The Kathmandu Post, 21 June 2017
It has been more than seven months since the Indian government pulled 500- and 1,000-rupee banknotes out of circulation, but it has not provided exchange facilities to Nepali citizens holding the demonetized bills.
The Finance Ministry wrote to the Indian government more than three weeks ago requesting it to make arrangements to exchange them for legal tender currency, but it has got no response.
The Finance Ministry wrote to the Indian government following the request of Nepal Rastra Bank (NRB) to take up the matter at the top level.
“We wrote to the Indian government through our Foreign Ministry requesting them to provide exchange facility soon,” said Anand Raj Dhakal, joint secretary of the Finance Ministry. “But they haven’t responded, and we are clueless about India’s position on the issue. I think the matter should be raised at the highest level.”
The Indian Embassy spokesperson did not comment on the issue.
Previously, NRB had requested the Reserve Bank of India (RBI) to provide exchange facilities to Nepalis possessing the banned banknotes. Last April, it asked the RBI for permission to start exchanging demonetised banknotes worth up to IRs 4,500 per person as proposed by the Indian central bank.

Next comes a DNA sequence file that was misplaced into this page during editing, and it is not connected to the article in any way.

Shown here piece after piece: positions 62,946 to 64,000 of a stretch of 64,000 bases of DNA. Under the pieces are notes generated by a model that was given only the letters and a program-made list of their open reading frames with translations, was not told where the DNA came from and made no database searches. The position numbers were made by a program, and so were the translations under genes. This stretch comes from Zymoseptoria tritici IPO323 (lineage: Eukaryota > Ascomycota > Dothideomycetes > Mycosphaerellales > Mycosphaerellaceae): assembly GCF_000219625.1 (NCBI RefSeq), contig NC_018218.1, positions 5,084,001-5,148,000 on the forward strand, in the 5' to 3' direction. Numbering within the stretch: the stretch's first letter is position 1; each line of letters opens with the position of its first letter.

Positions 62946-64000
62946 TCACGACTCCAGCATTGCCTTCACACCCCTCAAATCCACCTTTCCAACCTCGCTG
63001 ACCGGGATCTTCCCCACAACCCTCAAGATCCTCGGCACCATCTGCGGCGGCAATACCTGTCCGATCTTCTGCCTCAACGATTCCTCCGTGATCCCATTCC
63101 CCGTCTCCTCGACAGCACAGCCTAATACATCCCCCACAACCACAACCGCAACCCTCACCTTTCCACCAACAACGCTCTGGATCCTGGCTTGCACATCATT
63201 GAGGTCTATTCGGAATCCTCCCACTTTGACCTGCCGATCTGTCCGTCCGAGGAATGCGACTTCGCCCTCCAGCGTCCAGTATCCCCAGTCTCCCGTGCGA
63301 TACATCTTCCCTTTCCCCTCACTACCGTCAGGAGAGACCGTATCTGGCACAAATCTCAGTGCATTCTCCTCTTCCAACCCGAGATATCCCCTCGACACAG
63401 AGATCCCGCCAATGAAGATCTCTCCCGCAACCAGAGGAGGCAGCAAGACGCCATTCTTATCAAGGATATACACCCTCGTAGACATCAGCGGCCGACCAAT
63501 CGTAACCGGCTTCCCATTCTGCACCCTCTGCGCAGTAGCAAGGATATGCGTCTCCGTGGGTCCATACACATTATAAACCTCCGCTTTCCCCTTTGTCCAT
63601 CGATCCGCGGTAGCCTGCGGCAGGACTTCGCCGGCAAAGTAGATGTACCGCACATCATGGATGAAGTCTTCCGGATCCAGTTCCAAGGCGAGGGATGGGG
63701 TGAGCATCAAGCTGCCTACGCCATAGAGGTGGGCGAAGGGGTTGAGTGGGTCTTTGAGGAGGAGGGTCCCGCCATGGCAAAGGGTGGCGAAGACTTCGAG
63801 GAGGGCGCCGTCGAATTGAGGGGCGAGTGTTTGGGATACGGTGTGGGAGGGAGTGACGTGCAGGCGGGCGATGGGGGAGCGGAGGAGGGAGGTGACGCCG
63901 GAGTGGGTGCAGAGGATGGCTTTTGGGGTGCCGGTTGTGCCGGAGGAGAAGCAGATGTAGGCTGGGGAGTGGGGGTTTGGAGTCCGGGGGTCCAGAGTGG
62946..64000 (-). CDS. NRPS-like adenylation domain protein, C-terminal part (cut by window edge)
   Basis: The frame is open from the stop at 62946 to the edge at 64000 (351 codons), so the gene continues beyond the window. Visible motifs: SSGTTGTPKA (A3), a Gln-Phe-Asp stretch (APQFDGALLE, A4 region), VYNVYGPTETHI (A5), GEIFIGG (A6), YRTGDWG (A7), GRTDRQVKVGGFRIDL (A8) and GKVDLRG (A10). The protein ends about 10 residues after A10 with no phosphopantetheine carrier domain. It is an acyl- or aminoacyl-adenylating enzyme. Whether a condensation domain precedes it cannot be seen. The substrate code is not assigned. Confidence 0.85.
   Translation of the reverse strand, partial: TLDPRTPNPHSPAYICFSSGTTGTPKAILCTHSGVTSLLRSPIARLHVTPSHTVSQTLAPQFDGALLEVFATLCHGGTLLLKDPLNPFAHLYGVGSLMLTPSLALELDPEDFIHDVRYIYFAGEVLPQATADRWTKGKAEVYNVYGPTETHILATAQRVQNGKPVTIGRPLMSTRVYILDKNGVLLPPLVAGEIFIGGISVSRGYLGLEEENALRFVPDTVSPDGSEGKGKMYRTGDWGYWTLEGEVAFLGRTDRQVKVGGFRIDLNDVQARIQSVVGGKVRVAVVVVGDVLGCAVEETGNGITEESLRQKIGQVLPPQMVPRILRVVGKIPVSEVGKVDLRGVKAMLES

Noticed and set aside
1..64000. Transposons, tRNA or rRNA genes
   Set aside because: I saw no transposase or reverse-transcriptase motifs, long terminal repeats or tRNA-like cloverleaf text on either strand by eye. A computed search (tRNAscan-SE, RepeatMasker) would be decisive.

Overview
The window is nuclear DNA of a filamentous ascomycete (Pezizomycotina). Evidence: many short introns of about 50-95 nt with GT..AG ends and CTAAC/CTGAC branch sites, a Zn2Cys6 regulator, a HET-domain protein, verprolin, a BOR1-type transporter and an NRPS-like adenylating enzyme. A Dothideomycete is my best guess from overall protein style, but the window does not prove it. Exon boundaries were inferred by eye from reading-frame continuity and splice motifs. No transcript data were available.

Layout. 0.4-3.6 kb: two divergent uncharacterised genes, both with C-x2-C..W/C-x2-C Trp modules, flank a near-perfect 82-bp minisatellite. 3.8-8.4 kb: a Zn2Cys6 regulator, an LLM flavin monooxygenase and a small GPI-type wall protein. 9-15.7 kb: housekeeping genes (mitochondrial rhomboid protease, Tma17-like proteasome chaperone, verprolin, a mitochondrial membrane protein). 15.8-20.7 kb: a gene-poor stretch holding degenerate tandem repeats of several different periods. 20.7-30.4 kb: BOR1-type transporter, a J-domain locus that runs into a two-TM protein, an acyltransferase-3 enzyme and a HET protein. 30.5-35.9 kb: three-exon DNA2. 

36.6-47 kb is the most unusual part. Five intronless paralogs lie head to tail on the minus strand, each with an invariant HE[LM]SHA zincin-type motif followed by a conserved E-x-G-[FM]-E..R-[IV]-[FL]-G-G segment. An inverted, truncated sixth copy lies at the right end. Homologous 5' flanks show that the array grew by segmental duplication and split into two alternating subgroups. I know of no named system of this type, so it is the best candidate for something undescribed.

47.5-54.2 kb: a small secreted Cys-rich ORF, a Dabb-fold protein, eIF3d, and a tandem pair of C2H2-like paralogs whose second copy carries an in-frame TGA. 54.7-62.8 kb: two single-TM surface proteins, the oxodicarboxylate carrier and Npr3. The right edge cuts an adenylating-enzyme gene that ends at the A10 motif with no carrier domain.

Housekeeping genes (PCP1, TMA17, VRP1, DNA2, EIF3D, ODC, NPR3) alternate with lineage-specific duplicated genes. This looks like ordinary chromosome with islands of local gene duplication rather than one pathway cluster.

During a meeting held in Nepal in March, RBI officials had proposed to allow Nepalis to exchange demonetised Indian banknotes worth up to IRs 4,500 per individual. At that time, NRB officials had declined the offer and demanded that the ceiling be raised to IRs 25,000 per person.
As both sides stuck to their stances, the meeting ended inconclusively. Later, NRB wrote to the Ministry of Finance for its advice. The Finance Ministry told NRB to provide exchange facility for up to IRs4,500 per individual as proposed by India, but continue pushing Indian authorities to raise the ceiling. NRB subsequently wrote to the RBI as per the Finance Ministry’s instruction.
The Nepali central bank had allowed Nepalis to carry Indian banknotes of 500- and 1,000-rupee denominations based on the Indian government’s decision. The RBI launched the Foreign Exchange Management (Export and Import of Currency) Regulations in 2015 allowing Nepali and Bhutanese citizens to ‘carry Reserve Bank of India currency notes of denomination IRs500 and/or IRs1,000 up to a limit of IRs25,000’.
NRB has said that IRs78.5 million in denominations of 500 and 1,000 exists within the financial system in Nepal. The figure includes cash deposited in banks, financial institutions and NRB.
Previously, NRB had estimated the amount to be around IRs33.6 million. But the actual stock of banned Indian banknotes is expected to be much higher because Nepalis were previously allowed to carry Indian 500 and 1,000 rupee notes worth up to IRs 25,000.
Also, those residing in areas bordering India usually stash Indian notes of larger denominations as they frequently travel to Indian markets to buy goods.